The physical state of HPV16 as related to PAP smear abnormality is summarised in table 22.. A mixture of both episomal and integrated HPV16 was the most frequent pattern among these cases, with no statistical difference between the PAP smear categories (p = 0.056). The pure integrated form was mostly confined to high grade lesions, but noteworthy is its presence in samples with no signs of intraepithelial lesion and also in ASC‐US smears. Pure episomal forms were absent in all high grade smears.

Table thumbnail
Table 2 Physical state of HPV16 related to PAP smear abnormalities

Table 33 relates the HPV16 physical state to the lesion grade in cervical biopsy. Integrated HPV16 is a good marker of high grade CIN and squamous cell cancer, never present in pure form in low grade lesions. Again, the mixed episomal/integrated pattern was the most frequent, and importantly, found in several cases of HPV‐NCIN and CIN1 lesions as well. Overall, the distribution of the three patterns among the biopsy categories was not statistically significant (p = 0.380).

Table thumbnail
Table 3 Physical state of HPV16 related to grade of cervical lesion

The viral load of integrated HPV16 is related to PAP smear abnormality in table 44.. The differences in viral loads between the five PAP smear categories were highly significant (p = 0.003; Kruskal–Wallis test), in that the values were lowest among NSIL cases, and highest among ASC‐US cases. Using biopsy as the reference, the difference in copy numbers was not significant (p = 0.274) (data not shown). The viral load of integrated HPV16 was higher in patients with mixed form of HPV16 than in those with pure integrated form of HPV16 (mean log_number = 16.48 (95% CI, 15.81 to 17.15) v 11.58 (10.17 to 13.00) in 50 ng of cellular DNA).

Table thumbnail
Table 4 Number of integrated copies of HPV16 related to epithelial abnormalities

Figure 22 gives the age distribution of the women in the three categories of HPV16 physical state. The mean age of the women who had a purely integrated form of HPV16 was significantly greater than in the two other categories (p = 0.004, Kruskal–Wallis; p = 0.009, analysis of variance).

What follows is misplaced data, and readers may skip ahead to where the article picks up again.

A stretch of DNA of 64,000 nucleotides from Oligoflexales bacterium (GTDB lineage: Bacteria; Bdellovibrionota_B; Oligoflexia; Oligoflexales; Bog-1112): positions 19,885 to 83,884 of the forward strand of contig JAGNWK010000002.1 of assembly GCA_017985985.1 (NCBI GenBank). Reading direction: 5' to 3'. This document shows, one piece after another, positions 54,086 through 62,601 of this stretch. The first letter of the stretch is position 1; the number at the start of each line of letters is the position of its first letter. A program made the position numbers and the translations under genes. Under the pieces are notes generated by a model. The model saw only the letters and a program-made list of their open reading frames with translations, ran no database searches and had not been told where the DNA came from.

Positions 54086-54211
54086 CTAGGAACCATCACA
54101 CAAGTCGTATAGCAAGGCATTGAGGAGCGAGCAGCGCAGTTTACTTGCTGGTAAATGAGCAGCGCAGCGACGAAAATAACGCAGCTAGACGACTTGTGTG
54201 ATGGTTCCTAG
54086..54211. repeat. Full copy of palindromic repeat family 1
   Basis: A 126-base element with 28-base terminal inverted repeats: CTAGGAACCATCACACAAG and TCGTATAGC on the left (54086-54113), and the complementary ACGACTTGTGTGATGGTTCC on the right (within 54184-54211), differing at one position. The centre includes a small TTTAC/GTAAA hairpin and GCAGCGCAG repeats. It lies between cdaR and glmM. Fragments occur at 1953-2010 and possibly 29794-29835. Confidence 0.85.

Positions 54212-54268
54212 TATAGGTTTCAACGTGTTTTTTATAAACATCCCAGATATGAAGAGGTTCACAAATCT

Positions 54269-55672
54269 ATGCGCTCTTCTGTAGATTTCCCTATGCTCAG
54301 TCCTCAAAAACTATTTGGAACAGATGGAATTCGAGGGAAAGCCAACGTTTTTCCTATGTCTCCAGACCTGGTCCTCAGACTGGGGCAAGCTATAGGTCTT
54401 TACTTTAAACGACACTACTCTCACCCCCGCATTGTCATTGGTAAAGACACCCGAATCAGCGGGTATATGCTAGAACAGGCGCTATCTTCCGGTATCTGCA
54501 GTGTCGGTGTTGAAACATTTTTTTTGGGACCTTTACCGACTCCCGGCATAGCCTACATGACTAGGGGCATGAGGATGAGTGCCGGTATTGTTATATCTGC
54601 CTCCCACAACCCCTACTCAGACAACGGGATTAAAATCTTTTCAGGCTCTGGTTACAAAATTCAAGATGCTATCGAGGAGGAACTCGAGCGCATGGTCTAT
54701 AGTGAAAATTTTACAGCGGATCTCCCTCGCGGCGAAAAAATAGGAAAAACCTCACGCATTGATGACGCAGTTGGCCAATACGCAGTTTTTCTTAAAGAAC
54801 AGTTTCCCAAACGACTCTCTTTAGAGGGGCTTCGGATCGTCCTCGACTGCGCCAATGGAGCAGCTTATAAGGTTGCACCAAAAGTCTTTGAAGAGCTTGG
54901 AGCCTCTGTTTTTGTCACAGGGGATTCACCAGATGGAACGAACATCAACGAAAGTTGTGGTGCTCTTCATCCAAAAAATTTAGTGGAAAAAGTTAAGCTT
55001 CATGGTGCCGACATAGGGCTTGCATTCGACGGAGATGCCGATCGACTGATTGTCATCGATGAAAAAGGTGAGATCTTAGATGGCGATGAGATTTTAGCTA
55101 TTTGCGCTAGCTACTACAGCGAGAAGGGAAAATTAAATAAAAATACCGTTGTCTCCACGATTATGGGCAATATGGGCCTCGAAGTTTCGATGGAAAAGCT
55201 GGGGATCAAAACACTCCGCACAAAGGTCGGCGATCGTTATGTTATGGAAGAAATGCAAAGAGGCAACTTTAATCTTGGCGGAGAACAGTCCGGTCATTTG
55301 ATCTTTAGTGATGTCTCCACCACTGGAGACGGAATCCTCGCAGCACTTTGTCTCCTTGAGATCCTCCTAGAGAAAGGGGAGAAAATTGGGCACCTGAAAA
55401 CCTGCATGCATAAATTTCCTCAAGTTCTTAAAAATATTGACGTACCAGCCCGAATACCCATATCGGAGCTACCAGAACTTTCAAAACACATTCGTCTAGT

figure cp24570.f2
Figure 2 Age of the patients related to the physical state of HPV16.

Discussion

Because of its several advantages, quantitative real time PCR has been widely applied to study HPV in cervical carcinomas and other lesions.15,25,26,27,28,29,30 With new modifications in our real time PCR, we compared the previously described E2A method with a new upstream E2B system. Integration was more frequent in the E2A region than in the E2B region. Although a minor proportion of our samples showed deletions in the E2B region only, these data advocate the use of the previously described E2A system in the primary screening for E2 deletions in clinical samples. Our results are in agreement with a recent study by Kalantari et al, who showed that this specific region of the E2 was also deleted in the majority of cervical carcinomas.19

We have defined integration by the lack of E2 amplification with our novel real time PCR method. However, we must take into account that E2 cannot be amplified when there are mutations or deletions in the E2 region targeted by the selected primers. Another form of integration has also been described.31 In this integration event, multiple copies of HPV integrate in a head to tail tandem repeat and only the viral copy flanking the cellular DNA is interrupted in the E1 or E2 region, leaving the internal copies with intact E1 and E2 ORFs. This is the case in the cancer cell line CaSki.32

HPV integration into the host cell genome has been suggested to give a selective growth advantage to cells carrying mainly integrated virus as compared with those carrying episomal virus.16,25 In our series, purely episomal HPV16 was typically associated with negative or LSIL smears, and was never found in HSIL or cancer. However, negative and LSIL smears also contained mixed forms of episomal/integrated and pure integrated forms. These results are in contrast to many earlier reports which have mostly found only episomal HPV16 DNA in the normal or LSIL smears.33,34,35 Recently, Gallo et al36 and do Horto et al37 reported early integration of HPV16 DNA in 54% and 43% of LSIL cases, respectively. As in our study, Andersson and coworkers38 found mixed forms of HPV16 in CIN1 cases using our method. The results presented here are also consistent with recent data on HPV positive cell lines derived from low grade lesions.16,17 Detection of purely episomal form in the early passage cells and integrated in the late passage cells suggests a selection phase towards a more malignant phenotype in the late passages. This is consistent with the present observations, where HPV16 in pure episomal form was never found in HSIL or in cancer smears.